According to various embodiments, an octree procedure can also be used. The octree structure is a data organization structure that includes a hierarchal or trunk structure with nodes or leaf nodes where data points exist. Accordingly, a leaf node does not exist on the hierarchical structure unless a data point exists at the particular location. Accordingly, position data points 198 would exist on the trunk structure where they were determined. Thus, there is no memory wasted for empty cubes, as may exist if no data happen to be acquired for a particular cube or grid location.

According to various embodiments, point discretization in block 286 allows for an indexing or layout of the data for access and further processing steps in the surface extraction process 280. Accordingly, the point discretization can include appropriate discretization or indexing processes including those discussed above. Point discretization is used to determine an appropriate location of the data acquired and for querying in further processing, discussed below.

After point discretization in block 286, a Gaussian Voxelization can occur in block 288. The Gaussian Voxelization in block 288 is used to voxelize the data into 3D data along a selected grid, such as in x, y and z directions. The voxelization of the data can include the formation of a three dimensional voxel data set along the grid pattern.

The voxelization can proceed by visiting each cube or voxel in the grid and identifying the distance of a data point that is a selected distance from a center of the voxel by querying the point discretization data. This can include finding all data points that are within a selected radius from a center of each of the voxels. If a data point is found for a particular voxel, a scalar value is computed based upon the point's distance from the center of the voxel. A Gaussian function can be used to determine the discretization value given to the point where the value decreases in the known Gaussian manner as the point deviates or is further from the center of the voxel. Accordingly, a data point closer to the center of the voxel is given a higher value than a point that is further from the center of the voxel. Each voxel is then given or assigned the highest scalar value for the points within that voxel. A voxel with no data points can be assigned a zero, while a voxel with more than one data point is assigned the highest value based upon each of the points within that particular voxel.

Once the data has been voxelized in block 288, an Isometric (Iso) surface extraction can occur in block 290. The Gaussian Voxelization in block 288 creates a substantially three dimensional volume set from which a surface can be extracted in block 290. Appropriate surface extraction algorithms can be used to extract the surface based upon the Gaussian Voxelization in block 288. For example, a marching cubes algorithm can be used to extract a surface based upon the Gaussian Voxelization data in block 288. The marching cubes algorithm can be implemented from various sources such as the visualization tool kit at http://public.kitware.com/vtk, incorporated herein by reference. Various other techniques are also described in U.S. Pat. No. 4,710,876 to Cline and Lorensen, incorporated herein by reference. Other appropriate extraction techniques can also include marching tetrahedrons. Regardless, the surface extraction algorithm can use the voxelized data in block 288 to determine a surface.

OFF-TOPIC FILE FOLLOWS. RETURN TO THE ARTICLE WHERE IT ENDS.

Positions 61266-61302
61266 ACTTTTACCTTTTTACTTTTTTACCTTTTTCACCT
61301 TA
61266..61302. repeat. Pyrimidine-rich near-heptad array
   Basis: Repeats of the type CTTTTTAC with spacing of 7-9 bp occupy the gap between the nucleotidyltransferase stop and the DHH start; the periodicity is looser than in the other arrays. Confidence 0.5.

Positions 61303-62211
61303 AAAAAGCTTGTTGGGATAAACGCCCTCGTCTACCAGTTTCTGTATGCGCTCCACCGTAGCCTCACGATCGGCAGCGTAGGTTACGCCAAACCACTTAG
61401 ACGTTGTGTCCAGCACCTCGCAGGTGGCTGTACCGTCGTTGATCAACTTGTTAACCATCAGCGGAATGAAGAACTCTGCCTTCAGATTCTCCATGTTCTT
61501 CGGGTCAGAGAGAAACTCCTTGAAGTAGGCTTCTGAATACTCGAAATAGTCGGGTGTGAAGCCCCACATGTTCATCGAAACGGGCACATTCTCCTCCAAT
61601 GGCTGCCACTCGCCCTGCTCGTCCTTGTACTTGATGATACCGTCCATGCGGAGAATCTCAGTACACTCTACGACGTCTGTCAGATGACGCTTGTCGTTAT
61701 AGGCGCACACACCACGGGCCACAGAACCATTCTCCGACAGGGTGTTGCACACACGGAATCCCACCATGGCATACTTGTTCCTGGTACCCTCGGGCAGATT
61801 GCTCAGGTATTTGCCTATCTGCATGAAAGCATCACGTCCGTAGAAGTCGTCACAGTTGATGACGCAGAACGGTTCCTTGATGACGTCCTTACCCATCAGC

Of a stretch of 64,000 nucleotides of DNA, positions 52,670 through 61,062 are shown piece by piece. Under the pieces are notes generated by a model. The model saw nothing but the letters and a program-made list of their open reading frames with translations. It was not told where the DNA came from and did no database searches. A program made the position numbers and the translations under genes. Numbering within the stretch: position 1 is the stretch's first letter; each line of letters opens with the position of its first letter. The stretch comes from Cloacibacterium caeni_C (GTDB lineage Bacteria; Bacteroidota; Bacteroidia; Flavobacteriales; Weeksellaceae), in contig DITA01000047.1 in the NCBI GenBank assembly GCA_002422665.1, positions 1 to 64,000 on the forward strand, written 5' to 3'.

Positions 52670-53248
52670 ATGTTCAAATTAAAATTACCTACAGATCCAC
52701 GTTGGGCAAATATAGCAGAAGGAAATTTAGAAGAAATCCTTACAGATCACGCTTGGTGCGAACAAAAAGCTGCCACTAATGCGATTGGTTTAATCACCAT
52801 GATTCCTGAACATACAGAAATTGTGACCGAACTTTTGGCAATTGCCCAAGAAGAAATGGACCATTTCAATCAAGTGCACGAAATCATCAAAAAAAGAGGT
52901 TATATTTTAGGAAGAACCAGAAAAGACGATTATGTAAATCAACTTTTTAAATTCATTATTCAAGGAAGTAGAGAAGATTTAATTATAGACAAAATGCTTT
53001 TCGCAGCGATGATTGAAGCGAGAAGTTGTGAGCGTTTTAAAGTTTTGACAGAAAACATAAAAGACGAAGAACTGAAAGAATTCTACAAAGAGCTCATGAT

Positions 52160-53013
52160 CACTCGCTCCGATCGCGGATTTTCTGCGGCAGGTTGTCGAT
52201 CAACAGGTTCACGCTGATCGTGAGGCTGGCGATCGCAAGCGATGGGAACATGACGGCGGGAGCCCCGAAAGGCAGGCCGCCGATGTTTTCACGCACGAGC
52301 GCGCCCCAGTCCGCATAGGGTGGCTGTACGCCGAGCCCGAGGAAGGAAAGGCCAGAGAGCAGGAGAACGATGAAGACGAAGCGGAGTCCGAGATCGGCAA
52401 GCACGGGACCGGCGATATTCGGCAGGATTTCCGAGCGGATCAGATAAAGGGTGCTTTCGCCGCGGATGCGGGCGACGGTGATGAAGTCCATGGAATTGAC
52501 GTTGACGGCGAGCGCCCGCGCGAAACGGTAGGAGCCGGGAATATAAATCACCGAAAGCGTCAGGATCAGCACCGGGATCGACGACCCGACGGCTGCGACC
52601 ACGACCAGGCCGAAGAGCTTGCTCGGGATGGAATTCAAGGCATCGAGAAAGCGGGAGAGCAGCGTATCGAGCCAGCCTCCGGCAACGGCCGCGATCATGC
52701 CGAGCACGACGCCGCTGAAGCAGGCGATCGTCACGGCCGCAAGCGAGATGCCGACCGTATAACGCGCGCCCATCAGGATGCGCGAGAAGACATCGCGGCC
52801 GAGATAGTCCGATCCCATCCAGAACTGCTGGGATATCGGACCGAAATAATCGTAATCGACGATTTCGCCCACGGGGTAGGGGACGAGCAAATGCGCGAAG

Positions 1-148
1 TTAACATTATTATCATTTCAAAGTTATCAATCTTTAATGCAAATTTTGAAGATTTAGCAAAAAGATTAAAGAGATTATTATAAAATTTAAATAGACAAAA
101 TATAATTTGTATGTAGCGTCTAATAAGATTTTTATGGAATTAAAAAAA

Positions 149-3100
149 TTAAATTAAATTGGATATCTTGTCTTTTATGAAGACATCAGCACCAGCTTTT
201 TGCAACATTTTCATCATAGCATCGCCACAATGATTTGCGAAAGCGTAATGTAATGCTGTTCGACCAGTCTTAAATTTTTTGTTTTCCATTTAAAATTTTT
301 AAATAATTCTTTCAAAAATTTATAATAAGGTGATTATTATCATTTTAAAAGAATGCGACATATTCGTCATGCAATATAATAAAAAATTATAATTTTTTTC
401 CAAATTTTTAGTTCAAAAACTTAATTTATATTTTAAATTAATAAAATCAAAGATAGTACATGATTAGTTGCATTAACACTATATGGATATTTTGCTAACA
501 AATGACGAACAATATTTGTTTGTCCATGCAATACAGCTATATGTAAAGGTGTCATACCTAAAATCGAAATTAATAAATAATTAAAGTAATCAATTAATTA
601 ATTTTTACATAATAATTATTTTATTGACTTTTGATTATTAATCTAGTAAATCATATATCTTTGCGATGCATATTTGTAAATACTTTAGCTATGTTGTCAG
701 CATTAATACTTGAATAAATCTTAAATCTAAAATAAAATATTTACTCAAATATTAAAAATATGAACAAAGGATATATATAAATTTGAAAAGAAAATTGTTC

Once the surface extraction is completed in block 290, the extracted data can be saved as a geometric mesh in block 292. The geometric data can include triangle data relating to the marching squares extraction that occurs in block 290. The saved geometric mesh data in block 292 can then be rendered on the display device 58 in block 294. An appropriate rendering system can be used, such as the OpenGL® rendering subroutine or system. The rendering of the data to the display device 58 in block 294 can display the extracted three dimensional surface 281 of the data acquired with the mapping catheter 100.

The extracted three dimensional surface 281 that can be viewed by the user 22 to assist in identifying locations within the anatomy, such as within the heart 80, or for understanding the anatomy of the heart 80 or positions of the mapping catheter 100 or lead 120 within the heart 80. It will be understood, that landmark icons 204 can also be displayed relative to the extracted three dimensional surface 281, As illustrated in FIG. 12. In other words, landmarks that are identified in the position data points 198 can be super-imposed on the extracted three dimensional surface 281 as well. It will be further understood, that landmarks can be illustrated on any appropriate data, such as the swept surfaces data 241 as well. The surface extraction process 280 can then end in block 296. Accordingly, the surface extraction process 280 can be used to render or display a surface of the data points 198 acquired with the mapping catheter 100.

The data points 198 acquired with the mapping catheter 100 can also be displayed unrendered or unfiltered on the display device 58. That is, as illustrated in FIG. 7, the mapping data can be displayed on the display device 58 as the multiple points determined with the mapping catheter as a part of the position sensing unit system 40. Thus, a plurality of data points can be displayed on the display device for viewing by the user 22.

In addition, the mapping data 194 displayed on the display device 58 can be displayed with or without any selected filtering. For example, the data points being displayed on the display device 58 can be displayed in substantially real time as they are acquired and calculated. That is, as the voltage is sensed and the impedance calculated, the determined location of the mapping catheter 100 or the lead 120 can be displayed on the display device 58.